A public wake was held Monday for Capt. Ross Reynolds, a 27-year-old Marine and native of Leominster who was one of four soldiers killed last month in a NATO training exercise in Norway.
Massachusetts Gov. Charlie Baker joined family, friends, fellow veterans and public servants to bid a final goodbye to Reynolds Monday afternoon.
"It was touching and emotional. Lots of pride, but definitely a celebration of life," noted Leominster Mayor Dean Mazzarella.
Captain Reynolds will be laid to rest at a funeral service Tuesday.
"He’s had impact as someone as a great family member, as a friend, as a marine, as anyone who knew him loved him. And I think it’s important here to not only remember ross for the person that he was, and still is to all of us, but also how we can carry on his memory," said Jonathan Pover, a college friend of Reynolds.
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"I did mention to him how my father was in the Marine Corps so he was very intrigued by that. You know, everything I read about him being an Eagle Scout and the things that he's done just for our community has just been really nice to hear," she said.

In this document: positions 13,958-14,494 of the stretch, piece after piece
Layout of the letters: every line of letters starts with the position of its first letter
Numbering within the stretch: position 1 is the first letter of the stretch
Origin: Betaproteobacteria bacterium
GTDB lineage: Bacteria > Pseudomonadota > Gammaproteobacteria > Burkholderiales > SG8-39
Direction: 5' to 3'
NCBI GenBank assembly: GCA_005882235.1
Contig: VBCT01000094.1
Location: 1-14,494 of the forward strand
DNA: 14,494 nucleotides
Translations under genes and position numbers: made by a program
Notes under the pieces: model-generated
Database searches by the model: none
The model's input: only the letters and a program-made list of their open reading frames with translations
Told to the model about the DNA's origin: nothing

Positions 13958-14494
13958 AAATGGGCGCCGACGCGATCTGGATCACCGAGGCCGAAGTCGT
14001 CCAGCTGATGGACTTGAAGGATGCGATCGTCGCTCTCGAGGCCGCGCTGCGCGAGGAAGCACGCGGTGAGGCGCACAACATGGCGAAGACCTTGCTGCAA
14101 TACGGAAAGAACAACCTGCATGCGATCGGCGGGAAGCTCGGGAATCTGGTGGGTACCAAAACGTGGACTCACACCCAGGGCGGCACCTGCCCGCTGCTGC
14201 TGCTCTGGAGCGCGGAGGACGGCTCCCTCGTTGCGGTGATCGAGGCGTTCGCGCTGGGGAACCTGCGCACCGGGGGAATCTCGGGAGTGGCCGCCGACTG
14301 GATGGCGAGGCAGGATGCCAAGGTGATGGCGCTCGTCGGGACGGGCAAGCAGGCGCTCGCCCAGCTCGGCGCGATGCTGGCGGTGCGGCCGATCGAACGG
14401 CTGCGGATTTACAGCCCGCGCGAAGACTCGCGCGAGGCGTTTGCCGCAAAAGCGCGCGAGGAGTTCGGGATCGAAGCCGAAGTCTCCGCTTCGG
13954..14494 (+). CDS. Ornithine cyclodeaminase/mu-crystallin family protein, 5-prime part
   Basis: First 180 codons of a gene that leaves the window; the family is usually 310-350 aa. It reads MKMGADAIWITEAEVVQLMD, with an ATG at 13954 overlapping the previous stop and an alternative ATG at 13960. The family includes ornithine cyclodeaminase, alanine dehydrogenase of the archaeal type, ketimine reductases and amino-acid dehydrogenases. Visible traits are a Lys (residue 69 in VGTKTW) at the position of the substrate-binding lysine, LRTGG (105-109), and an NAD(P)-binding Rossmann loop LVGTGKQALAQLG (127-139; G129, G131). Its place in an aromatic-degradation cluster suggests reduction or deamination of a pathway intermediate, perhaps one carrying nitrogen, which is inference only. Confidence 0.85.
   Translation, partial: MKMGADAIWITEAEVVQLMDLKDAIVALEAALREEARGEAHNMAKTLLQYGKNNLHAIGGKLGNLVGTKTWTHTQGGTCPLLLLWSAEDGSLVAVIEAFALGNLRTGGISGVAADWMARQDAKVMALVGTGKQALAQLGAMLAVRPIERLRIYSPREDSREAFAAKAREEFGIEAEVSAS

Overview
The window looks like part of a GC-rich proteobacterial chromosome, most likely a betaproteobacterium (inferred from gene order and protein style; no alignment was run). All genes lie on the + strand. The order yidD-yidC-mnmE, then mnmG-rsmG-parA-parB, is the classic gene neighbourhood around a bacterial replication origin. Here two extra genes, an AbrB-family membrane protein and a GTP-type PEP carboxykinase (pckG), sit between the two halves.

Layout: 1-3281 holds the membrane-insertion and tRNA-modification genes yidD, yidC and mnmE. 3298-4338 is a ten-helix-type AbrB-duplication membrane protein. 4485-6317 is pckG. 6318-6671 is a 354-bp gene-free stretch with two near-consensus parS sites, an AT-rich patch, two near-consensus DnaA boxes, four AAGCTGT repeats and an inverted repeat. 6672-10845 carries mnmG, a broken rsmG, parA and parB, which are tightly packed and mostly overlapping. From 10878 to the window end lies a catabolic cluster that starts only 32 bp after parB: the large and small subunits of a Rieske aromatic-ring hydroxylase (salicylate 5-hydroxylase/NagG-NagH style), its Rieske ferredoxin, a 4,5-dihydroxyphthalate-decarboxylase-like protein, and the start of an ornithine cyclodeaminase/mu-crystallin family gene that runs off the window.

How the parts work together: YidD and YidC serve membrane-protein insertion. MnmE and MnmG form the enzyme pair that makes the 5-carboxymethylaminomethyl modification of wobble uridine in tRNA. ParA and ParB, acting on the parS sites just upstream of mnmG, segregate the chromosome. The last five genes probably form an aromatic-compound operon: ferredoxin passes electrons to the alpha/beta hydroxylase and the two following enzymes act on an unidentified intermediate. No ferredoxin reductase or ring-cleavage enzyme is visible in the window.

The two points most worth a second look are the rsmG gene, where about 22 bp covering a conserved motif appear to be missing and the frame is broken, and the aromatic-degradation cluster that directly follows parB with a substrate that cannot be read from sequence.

Hundreds turned out for a vigil Sunday night at Leominster City Hall. Candles and flags were held as the Leominster community mourned the loss of the fallen Marine officer.
Reynolds, who just got married in February, was an Eagle Scout who graduated from Leominster High School and Worcester State University. The 27-year-old Osprey pilot, who joined the Marines in 2017, was one of four Marines killed when their aircraft crashed March 18 during a NATO drill in a Norwegian town in the Arctic Circle.
His widow, Lana Reynolds, spoke of their wedding and his passion for flying at the vigil over the weekend.
"We got married in basically a hallway, and it was the most precious moment of my life,” she said Sunday. "He's not resting in peace, he's flying in peace."
Vietnam War Veteran Army Captain Alan Swartz, who sang for the family during Sunday's vigil, also shares a connection with Reynolds.
"Being a veteran myself, I feel a kinship. I think all veterans feel a kinship to anyone, and especially under the conditions that he went through unfortunately, and a life obviously cut way too short," Swartz said Monday.
On Saturday, Reynolds' body was taken from Logan Airport to Leominster in a 50-mile procession to the city. Residents of the town, many of them former service members, stood on the sides of Leominster's streets to pay their respects.
The funeral Mass will be held at St. Cecilia's Church on Tuesday at 11 a.m. The burial at the Massachusetts Memorial Veterans' Cemetery in Winchendon will be private.